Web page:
However, when the blasting intensity of the percussion segues into a slow, loping cadence and stately clean singing emerges to back up the barbaric growls, the music seems to swing in a sad waltz. Throughout the song, the drumming seizes attention as the patterns change (and they change repeatedly), and the music, although generally tragic in its morphing moods, also becomes glorious and heroic at its zeniths.
True to the album’s title, there’s a mythic atmosphere to this grand narrative, but combined with a visceral magnetism. And I found this translation of the lyrics: “Lie down among those who breathe no more, where forefathers forever slumber heavy. When the minds of the forest fall peacefully deep into winter hibernation, old gods’ voices are heard that slowly cradle you to sleep.”
Ödhin is set for release on January 15th by Nordvis.
For the next song, I’m taking more of a sharp turn from what has come before, in part because Gravfraktal are a death metal band — albeit one with a very sinister, warlock quality — but for other reasons you’ll discover.
“Carnage Into Dimensional Oblivion” does itself have a sweeping, immersive quality at first, which links it to the preceding songs in this collection. However, even then, and especially later, there’s a feeling of wildness and chaos in the song, more of a twisted, demented quality to the mutating riffs, which have a piercing and perilous quality. The song also includes big heavy metal chords to go along with the crazed, yowling and mewling riffs, the rapidly shifting drum rhythms, and the vicious howls. The pacing of the song hurtles and stalks, bounces off the walls and turns somersaults, and the soloing spirals and screams just before the song rockets into a glorious, adrenaline-fueled finale.
“Carnage Into Dimensional Oblivion” comes from this Swedish band’s debut EP, Unhallowed Death Triumph. Though you may not be very familiar with this group, their line-up includes members of Sacramentum, Pagan Rites, Deathwitch, Swordmaster, Runemagick, Bestial Mockery, The Funeral Orchestra, Kill, Saltas, Diabolicum, Church Bizarre, Heavydeath, Karnarium, and Cerekloth. (Whew!)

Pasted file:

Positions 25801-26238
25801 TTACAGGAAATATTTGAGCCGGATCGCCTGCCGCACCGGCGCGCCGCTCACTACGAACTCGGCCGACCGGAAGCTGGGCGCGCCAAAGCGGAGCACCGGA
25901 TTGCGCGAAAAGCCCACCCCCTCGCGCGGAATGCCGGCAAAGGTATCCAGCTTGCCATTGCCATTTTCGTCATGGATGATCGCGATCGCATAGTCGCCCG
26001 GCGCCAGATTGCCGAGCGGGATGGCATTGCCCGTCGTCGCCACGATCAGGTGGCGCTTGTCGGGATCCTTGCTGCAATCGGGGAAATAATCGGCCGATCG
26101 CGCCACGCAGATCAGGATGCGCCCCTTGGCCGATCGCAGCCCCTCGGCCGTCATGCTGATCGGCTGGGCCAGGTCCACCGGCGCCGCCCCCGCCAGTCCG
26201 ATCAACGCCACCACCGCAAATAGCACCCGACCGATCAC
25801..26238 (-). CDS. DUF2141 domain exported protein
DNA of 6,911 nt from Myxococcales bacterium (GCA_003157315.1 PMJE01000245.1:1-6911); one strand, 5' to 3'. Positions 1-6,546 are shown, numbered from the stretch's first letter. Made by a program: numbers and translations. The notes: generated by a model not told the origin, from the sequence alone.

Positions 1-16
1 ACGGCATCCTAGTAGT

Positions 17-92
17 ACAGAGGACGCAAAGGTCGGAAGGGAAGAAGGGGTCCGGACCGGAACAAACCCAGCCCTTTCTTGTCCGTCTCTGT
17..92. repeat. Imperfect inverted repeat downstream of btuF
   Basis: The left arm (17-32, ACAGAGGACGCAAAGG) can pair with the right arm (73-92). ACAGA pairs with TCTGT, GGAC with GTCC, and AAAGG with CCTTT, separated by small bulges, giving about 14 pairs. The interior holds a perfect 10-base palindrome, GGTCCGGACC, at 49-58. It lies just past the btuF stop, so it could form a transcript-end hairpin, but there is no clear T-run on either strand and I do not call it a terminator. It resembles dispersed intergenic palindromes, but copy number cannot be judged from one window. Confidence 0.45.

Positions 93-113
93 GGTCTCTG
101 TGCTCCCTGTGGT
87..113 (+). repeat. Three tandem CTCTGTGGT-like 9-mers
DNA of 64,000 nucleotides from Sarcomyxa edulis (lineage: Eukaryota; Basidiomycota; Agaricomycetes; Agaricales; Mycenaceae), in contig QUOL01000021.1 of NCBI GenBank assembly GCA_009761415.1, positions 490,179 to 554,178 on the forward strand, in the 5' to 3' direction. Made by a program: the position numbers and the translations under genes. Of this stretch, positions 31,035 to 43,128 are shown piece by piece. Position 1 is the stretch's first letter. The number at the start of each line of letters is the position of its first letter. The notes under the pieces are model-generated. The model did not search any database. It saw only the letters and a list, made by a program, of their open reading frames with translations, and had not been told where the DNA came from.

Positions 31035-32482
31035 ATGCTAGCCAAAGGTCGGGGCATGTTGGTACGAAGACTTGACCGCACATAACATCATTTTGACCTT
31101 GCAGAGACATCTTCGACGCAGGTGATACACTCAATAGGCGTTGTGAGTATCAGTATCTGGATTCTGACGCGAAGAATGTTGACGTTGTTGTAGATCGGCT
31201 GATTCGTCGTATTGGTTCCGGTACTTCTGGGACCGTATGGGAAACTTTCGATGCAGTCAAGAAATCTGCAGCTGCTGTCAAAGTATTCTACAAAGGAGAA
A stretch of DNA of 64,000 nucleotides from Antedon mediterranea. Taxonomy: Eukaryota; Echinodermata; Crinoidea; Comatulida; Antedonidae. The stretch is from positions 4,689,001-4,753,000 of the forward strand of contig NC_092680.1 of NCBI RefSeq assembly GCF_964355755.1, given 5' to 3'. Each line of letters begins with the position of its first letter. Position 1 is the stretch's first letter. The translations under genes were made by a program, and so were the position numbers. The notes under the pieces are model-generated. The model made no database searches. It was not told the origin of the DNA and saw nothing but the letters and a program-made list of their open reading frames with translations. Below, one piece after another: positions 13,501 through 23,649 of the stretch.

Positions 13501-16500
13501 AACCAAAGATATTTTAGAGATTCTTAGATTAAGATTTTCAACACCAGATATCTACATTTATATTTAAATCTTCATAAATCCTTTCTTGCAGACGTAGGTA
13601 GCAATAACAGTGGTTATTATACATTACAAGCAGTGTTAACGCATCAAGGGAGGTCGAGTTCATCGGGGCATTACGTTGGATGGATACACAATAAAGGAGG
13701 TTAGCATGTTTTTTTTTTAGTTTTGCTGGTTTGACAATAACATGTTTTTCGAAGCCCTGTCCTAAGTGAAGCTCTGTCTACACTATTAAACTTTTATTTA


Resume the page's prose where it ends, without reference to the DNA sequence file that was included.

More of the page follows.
The EP was released by Iron Bonehead on December 4th, and the whole thing is now available for streaming, though I haven’t yet made my way past the song I just wrote about, which I’ve had on repeat as I write this.
To conclude, I’m taking an even bigger turn — into gorilla black metal. Not guerrilla (though it is sort of that too), but gorilla.
No fucks were given in the making of this Portland black/death band’s debut EP, Return to Primate (Am Monke). It’s purposefully rough and raw, the songs are short and bestially assaulting, and the general attitude is brutish. The sharp clatter and smash of the drums and cymbals leap out of the speakers with piercing vividness, but the riffing is dense, down-tuned, dirty, and mauling, and the vocals are a rabid, echoing roar.
Monke pick their moments to shift rhythmic gears and get punk-y, and throw in some slashing chords, but in the main, this is red-eyed mayhem and murder — primitive, putrid, and punishing. Sometimes that’s what you need.
And thus, as I bid you adieu, I leave you with the mantra of Monke: “Never forget: Apes Strong Together”.
(My Serbian friend Miloš linked me to this, though he often sends me things he himself isn’t recommending, though he thinks I might like it. He called this one correctly.)